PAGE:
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Pediatric cardiology fellow to share how severe heart condition shaped his life :

September 18, 2020










Editor's note: For more coverage of the 2020 AAP Virtual National Conference & Exhibition, visit

It’s no surprise that cardiologists have played a key role in the life of Thomas M. Glenn, M.D., who was born with hypoplastic left heart syndrome 30 years ago. But the physicians did much more than attend to his physical needs.

Dr. Glenn credits one cardiologist in particular with encouraging him to overcome his challenges and create a future for himself.

“…I’ve had other friends with the same cardiac disease that never really got that motivation from anybody growing up,” he said. “And as a result, they never developed resilience at a young age like I was able to do.”

Dr. Glenn will present the Stockman Lecture “Navigating the Chronic Disease Journey as a Patient and Clinician,” sharing how he went from a child with severe congenital heart disease to a second-year pediatric cardiology fellow at Rady Children’s Hospital, UC San Diego School of Medicine.

The lecture, which honors James A. Stockman III, M.D., FAAP, past president and former CEO of the American Board of Pediatrics, will be given during Sunday’s plenary session from 2:05-2:25 p.m. CDT. It also can be accessed later via the virtual platform through Jan. 31, 2021.

Dr. Glenn said by the time he was in fifth grade, he knew he wanted to become a physician, thanks in part to the encouragement he received from his cardiologist.

“It’s important for people to realize that anybody in the health care field can affect somebody with a chronic illness at a very young age by motivating them and telling them that even though they have this chronic illness, they can develop their own future and overcome whatever they are dealing with,” he said.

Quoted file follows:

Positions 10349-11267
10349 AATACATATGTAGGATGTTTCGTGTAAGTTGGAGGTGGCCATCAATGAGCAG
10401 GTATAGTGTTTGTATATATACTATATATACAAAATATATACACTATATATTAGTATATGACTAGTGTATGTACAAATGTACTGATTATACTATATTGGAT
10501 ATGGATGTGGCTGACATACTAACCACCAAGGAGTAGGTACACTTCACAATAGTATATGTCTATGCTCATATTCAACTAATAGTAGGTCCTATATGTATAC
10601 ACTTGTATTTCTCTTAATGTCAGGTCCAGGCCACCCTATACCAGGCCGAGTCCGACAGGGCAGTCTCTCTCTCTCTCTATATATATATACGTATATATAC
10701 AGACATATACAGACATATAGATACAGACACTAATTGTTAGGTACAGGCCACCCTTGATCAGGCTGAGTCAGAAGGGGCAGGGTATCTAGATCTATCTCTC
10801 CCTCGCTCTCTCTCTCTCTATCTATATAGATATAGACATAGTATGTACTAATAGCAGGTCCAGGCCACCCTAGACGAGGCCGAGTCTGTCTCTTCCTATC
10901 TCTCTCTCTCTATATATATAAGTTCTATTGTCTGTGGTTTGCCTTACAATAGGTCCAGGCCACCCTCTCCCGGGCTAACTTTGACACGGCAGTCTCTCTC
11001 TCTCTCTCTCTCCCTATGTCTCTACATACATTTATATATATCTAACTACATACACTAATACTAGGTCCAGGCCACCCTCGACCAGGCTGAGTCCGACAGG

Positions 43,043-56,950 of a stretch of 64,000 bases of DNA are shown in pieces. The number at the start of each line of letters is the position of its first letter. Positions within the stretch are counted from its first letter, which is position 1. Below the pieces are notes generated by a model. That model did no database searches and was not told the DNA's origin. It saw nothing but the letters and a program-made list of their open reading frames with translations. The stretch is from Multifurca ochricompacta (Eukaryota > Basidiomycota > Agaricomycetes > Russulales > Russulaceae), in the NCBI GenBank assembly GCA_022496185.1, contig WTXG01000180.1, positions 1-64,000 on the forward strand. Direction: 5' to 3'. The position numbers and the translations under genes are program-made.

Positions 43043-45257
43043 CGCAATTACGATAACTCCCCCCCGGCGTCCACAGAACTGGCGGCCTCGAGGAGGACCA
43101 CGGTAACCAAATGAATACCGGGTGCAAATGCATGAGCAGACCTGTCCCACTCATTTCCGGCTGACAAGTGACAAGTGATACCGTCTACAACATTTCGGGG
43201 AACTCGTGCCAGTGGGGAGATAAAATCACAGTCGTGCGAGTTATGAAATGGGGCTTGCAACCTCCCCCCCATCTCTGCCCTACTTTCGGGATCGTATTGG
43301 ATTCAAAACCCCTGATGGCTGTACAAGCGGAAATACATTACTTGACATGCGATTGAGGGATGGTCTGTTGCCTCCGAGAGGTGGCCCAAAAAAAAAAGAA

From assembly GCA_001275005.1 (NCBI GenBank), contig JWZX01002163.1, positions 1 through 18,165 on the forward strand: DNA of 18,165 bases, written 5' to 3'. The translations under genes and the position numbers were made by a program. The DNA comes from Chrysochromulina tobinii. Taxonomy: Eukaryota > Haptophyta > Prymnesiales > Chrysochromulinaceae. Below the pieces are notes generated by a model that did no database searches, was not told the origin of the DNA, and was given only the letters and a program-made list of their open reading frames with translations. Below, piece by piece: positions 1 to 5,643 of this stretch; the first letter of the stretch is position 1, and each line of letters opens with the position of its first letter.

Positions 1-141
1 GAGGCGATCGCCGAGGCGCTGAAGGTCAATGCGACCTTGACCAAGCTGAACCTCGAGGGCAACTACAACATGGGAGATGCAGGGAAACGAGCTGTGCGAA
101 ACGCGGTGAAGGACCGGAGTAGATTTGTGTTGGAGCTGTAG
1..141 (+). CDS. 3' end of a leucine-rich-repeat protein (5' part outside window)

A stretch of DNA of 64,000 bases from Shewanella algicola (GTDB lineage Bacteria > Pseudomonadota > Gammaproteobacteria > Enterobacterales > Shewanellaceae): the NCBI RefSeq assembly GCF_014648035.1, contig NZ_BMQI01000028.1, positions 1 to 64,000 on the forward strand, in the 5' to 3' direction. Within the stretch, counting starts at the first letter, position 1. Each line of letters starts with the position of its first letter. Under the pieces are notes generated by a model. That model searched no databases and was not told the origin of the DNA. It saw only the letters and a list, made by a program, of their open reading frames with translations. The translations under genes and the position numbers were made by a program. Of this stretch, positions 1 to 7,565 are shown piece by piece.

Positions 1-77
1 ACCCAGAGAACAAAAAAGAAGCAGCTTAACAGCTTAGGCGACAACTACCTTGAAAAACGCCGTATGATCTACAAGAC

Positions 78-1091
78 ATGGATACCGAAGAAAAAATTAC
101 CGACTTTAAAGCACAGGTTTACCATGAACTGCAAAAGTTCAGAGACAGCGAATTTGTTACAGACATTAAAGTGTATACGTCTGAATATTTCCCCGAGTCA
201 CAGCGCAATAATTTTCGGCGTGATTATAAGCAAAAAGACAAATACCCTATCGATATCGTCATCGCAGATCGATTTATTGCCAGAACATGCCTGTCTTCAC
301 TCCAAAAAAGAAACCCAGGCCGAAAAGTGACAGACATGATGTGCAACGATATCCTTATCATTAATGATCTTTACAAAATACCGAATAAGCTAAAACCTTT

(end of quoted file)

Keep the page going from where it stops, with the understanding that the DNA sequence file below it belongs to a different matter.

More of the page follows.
Like many parents of children with a severe chronic condition, Dr. Glenn’s mom and dad worried about his health.

“When there’s so much uncertainty with your chronic illness, I think parents often want to restrict children from doing the things that they love and creating these long-term goals because they’re just not sure what’s going to happen,” Dr. Glenn said.

His cardiologist reassured his parents, who ultimately gave him the freedom to pursue his dreams.

“As I grew up, the goals kept getting bigger,” he said. “I did things that nobody expected me to do like hiking the Grand Canyon, getting into med school and right now training for pediatric cardiologist.”

During his presentation, Dr. Glenn also will discuss the importance of helping young patients learn how to manage their chronic conditions and later transition from pediatric to adult care. He will encourage viewers to take the time to be a motivating force in the lives of their patients with chronic illnesses just like his cardiologist was for him.

“Sometimes, all it takes is something as easy as a conversation, which is all it was for me.”

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